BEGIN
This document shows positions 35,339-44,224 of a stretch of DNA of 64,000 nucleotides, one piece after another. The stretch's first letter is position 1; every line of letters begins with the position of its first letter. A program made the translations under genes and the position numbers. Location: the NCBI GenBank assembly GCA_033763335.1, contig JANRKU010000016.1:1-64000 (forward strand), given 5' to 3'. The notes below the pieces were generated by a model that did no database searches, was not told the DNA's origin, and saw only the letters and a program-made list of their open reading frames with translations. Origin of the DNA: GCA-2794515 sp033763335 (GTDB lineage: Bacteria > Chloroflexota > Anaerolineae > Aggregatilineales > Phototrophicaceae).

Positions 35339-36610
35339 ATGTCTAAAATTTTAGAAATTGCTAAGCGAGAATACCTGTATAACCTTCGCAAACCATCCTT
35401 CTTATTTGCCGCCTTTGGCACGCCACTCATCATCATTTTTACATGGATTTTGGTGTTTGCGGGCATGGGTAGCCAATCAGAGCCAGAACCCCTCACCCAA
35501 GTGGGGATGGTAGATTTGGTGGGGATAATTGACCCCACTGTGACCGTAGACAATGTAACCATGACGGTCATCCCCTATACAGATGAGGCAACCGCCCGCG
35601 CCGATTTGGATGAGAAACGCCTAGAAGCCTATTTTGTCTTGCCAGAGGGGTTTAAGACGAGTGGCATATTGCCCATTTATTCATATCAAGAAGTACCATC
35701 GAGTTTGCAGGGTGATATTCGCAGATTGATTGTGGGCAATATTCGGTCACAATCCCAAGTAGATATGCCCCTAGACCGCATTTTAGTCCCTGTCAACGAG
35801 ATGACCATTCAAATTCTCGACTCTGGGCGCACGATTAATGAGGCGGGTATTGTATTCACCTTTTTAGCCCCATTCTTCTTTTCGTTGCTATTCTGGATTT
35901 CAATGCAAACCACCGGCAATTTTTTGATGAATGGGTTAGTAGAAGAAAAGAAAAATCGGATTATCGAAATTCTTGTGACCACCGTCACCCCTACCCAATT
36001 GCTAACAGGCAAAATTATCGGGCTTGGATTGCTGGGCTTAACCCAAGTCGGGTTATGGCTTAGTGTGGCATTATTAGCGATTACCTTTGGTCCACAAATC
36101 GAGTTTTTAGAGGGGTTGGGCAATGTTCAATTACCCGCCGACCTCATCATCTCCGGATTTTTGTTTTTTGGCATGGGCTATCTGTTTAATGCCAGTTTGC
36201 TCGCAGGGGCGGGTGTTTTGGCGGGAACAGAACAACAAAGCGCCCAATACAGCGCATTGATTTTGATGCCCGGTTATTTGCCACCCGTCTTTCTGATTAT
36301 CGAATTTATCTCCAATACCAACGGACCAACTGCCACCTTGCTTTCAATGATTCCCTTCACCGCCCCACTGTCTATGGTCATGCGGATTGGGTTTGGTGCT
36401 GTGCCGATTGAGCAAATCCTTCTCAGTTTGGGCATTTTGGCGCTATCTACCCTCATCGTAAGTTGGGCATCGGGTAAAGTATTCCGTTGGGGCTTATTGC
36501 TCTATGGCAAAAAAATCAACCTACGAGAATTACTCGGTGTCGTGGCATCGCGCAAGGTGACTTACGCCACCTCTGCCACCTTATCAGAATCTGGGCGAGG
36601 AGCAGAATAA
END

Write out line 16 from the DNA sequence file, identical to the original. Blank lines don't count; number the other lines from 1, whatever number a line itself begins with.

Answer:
36601 AGCAGAATAA